Utah’s Only Female Governor Olene Walker Honored as Part of ‘Women of Weber’ to Mark 100th Anniversary of Suffrage
February 26, 2020
OGDEN, Utah – The complex history of Utah’s struggle for female suffrage is filled with inspiring stories of women who had the grit and tenacity to break down gender-based political and social barriers. In 1896, for example, Martha Hughes Cannon, a Salt Lake City physician and Democrat, defeated her Republican husband, Angus, to become the first woman in the United States elected to a state senate. During her term, Cannon sponsored bills promoting women’s rights, public health and sanitation.
But Cannon’s unconventional rise to political power is by no means a singular feat. Weber College alumna Olene S. Walker is also considered a legend in the annals of state politics. To say that Walker broke through a glass ceiling on Utah’s Capitol Hill is categorically incorrect; she actually shattered several glass ceilings there. Her high-profile resume includes eight years in the Utah House of Representatives, including one term as majority whip, during which she helped craft Utah’s acclaimed rainy-day fund. In 1993, Utah voters elected her their first female lieutenant governor. Walker held the post for 10 years until Gov. Michael Leavitt resigned to lead the U.S. Environmental Protection Agency. On Nov. 5, 2003, shortly before her 73rd birthday, Walker made history, yet again, by becoming Utah’s first female chief executive officer. Ironically, she was also the first Utah governor to be sworn into office by Christine M. Durham, the Utah Supreme Court’s first female chief justice. Walker’s term as governor ended on Jan. 3, 2005.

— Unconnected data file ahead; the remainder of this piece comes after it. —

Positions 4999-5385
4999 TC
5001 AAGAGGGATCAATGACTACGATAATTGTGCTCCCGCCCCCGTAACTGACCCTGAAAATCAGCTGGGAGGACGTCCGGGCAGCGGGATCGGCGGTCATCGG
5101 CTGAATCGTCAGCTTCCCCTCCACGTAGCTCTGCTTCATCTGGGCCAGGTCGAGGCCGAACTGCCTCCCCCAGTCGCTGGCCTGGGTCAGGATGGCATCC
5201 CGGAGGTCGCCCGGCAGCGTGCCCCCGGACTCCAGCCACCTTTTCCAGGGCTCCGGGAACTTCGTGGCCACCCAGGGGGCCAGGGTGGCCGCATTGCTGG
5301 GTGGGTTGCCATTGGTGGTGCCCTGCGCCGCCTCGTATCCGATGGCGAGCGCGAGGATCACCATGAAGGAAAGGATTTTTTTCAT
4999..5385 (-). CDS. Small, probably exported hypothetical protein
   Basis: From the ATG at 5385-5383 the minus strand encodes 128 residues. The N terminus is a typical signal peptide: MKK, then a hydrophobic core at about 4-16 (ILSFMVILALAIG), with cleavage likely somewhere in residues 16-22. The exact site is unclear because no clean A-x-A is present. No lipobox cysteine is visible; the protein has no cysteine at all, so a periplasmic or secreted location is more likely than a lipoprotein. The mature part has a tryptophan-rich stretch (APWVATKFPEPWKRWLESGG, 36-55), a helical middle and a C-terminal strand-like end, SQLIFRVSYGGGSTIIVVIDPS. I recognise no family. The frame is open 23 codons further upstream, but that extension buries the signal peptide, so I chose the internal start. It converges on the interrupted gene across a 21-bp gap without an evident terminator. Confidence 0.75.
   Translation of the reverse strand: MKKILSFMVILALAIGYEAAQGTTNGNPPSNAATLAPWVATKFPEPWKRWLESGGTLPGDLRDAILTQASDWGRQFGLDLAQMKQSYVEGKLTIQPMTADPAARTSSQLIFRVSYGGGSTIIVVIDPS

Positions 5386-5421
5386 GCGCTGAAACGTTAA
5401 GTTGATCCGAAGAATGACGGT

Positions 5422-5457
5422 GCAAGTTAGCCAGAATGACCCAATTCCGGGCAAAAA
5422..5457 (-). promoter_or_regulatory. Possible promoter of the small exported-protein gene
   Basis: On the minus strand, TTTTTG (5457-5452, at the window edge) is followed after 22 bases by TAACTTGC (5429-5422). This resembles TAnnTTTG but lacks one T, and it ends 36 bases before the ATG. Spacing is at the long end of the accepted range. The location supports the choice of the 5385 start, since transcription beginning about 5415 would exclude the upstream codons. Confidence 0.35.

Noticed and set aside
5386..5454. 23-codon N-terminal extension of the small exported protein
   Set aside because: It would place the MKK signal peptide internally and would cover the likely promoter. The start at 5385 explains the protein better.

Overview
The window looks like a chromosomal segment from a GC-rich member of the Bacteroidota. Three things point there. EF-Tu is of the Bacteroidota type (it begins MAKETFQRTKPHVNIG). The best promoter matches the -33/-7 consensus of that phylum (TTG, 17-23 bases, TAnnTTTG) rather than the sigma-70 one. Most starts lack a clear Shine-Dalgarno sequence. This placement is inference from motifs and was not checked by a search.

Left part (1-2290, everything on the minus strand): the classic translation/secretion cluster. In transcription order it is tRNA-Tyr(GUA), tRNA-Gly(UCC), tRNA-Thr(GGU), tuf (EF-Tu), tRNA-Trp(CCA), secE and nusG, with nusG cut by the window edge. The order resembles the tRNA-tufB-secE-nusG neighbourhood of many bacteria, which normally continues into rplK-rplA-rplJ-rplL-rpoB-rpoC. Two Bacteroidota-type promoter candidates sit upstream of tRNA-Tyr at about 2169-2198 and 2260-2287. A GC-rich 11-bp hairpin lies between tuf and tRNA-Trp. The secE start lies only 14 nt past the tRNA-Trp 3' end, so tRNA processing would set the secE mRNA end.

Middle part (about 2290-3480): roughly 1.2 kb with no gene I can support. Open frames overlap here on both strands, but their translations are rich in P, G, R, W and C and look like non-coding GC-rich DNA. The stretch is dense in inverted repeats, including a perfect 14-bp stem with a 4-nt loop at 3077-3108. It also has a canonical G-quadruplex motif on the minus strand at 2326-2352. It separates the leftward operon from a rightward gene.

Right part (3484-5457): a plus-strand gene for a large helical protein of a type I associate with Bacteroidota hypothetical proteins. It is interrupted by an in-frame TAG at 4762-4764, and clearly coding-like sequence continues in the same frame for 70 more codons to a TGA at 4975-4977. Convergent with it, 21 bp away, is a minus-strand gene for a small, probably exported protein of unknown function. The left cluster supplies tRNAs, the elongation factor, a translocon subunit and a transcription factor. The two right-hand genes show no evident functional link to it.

Walker’s circuitous journey from the farmlands of west Weber County to the governor’s mansion, is the second of 12 inspiring stories to be spotlighted this year at Weber State University.
Weber State Archives, Stewart Library Special Collections, and Museums at Union Station have collaborated to present “Beyond Suffrage: A Century of Northern Utah Women Making History,” a multifaceted exhibit that examines the transformative impact of women in Northern Utah. The project views the 19th Amendment to the U.S. Constitution, which gave women the right to vote, as a catalyst for female involvement in the growth and development of the local region. “Beyond Suffrage,” which opens at Union Station on March 14, explores the 50 years preceding the amendment (1870-1920), and the decades that followed. It also chronicles how local women continue to make headlines.
The exhibit encompasses multiple platforms, including internet content, photography, lectures, music and visual art. Details can be found at beyondsuffrage.org.